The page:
In other cases, you may already be a pastor or lay-leader in your church, and instead of choosing to pass this role on to another shepherd, you instead might wisely and necessarily choose to stay put and enroll in an online program.

Or, you might be the sole provider for your family and giving up a consistent paycheck may not be a realistic option. In this case, or similar cases, an online degree or a blended program might meet your academic goals while allowing you to remain where you are.

Make a decision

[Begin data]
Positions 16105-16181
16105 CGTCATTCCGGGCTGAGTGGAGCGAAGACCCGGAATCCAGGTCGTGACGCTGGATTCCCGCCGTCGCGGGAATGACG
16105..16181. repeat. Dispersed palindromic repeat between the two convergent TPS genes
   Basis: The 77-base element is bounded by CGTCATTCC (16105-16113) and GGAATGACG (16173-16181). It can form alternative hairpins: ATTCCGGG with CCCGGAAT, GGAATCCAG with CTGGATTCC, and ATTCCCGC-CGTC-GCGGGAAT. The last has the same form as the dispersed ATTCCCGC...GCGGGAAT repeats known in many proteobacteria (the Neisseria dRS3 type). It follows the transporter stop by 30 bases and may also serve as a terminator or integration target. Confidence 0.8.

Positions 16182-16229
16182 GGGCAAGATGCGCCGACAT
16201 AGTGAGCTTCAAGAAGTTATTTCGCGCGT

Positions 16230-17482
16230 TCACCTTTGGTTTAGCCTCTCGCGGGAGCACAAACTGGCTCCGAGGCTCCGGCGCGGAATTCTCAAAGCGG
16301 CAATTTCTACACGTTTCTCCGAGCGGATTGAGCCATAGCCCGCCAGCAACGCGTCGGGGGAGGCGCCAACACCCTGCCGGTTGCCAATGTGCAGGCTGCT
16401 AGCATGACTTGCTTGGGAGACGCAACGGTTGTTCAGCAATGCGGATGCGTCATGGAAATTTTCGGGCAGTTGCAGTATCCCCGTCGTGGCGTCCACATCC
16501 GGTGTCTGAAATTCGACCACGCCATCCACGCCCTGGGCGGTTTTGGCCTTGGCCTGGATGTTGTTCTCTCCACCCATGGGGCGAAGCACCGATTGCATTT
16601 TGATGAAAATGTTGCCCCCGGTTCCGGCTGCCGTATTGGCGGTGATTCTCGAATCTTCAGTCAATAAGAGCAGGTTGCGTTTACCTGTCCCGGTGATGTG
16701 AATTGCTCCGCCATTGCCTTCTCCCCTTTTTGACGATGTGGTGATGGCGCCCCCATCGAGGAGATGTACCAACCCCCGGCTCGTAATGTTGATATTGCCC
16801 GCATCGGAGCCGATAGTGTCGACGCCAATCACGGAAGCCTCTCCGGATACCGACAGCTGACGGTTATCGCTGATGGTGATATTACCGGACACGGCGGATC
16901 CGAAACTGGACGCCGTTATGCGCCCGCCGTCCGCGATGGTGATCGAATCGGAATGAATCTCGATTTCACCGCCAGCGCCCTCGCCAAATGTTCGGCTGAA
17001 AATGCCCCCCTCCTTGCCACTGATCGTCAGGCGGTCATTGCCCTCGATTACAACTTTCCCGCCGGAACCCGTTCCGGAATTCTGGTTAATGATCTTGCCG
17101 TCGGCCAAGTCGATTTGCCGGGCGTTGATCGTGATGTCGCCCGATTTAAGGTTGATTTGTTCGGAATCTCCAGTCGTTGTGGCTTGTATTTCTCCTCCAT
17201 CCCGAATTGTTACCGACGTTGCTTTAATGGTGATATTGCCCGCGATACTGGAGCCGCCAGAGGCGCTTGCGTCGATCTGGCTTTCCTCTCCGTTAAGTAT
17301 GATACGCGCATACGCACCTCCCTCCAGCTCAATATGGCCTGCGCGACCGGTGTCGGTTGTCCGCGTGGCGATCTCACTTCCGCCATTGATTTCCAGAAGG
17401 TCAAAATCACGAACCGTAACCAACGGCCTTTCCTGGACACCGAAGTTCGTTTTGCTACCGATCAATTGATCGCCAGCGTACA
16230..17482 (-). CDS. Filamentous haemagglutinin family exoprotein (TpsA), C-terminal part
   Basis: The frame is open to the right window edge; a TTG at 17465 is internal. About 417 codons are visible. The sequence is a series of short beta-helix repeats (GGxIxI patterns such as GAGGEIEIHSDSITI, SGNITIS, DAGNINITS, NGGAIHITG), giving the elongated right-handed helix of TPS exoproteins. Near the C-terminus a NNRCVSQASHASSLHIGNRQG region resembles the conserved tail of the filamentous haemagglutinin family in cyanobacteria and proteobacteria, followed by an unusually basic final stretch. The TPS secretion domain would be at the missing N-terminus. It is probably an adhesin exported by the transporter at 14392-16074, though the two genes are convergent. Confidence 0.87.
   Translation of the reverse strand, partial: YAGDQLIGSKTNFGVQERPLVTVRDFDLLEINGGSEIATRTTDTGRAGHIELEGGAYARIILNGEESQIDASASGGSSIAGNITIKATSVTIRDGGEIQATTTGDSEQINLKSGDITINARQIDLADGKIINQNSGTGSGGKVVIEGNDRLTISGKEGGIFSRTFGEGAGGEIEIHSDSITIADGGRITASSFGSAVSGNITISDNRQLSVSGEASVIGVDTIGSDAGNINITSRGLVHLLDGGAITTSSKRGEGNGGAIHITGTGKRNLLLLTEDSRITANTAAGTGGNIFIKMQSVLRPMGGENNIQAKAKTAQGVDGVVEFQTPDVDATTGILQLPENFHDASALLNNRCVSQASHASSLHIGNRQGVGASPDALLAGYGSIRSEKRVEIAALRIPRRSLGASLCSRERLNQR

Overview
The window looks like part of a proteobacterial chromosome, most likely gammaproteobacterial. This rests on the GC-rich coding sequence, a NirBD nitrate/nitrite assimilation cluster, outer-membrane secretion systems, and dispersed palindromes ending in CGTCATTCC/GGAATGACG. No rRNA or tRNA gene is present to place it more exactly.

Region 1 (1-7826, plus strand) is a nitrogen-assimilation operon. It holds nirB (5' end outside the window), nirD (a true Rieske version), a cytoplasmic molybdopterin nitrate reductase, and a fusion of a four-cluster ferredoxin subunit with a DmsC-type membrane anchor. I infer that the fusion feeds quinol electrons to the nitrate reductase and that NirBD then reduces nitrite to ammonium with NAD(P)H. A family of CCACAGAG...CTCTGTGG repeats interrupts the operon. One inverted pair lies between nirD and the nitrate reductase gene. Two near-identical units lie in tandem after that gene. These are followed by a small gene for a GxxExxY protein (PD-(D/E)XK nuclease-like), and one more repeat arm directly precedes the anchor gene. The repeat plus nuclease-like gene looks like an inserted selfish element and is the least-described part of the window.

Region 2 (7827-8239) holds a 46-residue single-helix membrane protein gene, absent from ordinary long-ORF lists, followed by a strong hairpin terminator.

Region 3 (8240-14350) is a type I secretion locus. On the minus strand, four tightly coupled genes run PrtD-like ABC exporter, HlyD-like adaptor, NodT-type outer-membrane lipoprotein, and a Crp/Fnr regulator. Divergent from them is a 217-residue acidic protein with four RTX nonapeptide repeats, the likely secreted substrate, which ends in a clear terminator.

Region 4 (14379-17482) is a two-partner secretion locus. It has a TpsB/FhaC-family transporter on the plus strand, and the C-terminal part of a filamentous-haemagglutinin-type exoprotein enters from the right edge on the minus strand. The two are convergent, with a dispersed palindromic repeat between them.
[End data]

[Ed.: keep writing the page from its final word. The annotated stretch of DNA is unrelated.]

We recommend that you go into the decision of choosing a seminary with an open mind. Take time to research and talk through this decision with your spouse, trusted friends, or experienced mentors.

There is no perfect school or situation, so we encourage you to think through the challenges and opportunities that will come from your decision to attend seminary. Our advice is to work to limit the challenges and harness the opportunities.

Seminary education is a challenging and rewarding process, and we believe it is important to enter into your degree program with a plan and with your eyes wide open to all of the realities.

This article is adapted from H. Daniel Zacharias and Benjamin K. Forrest, Surviving and Thriving in Seminary: An Academic and Spiritual Handbook. Bellingham, WA: Lexham Press, 2017.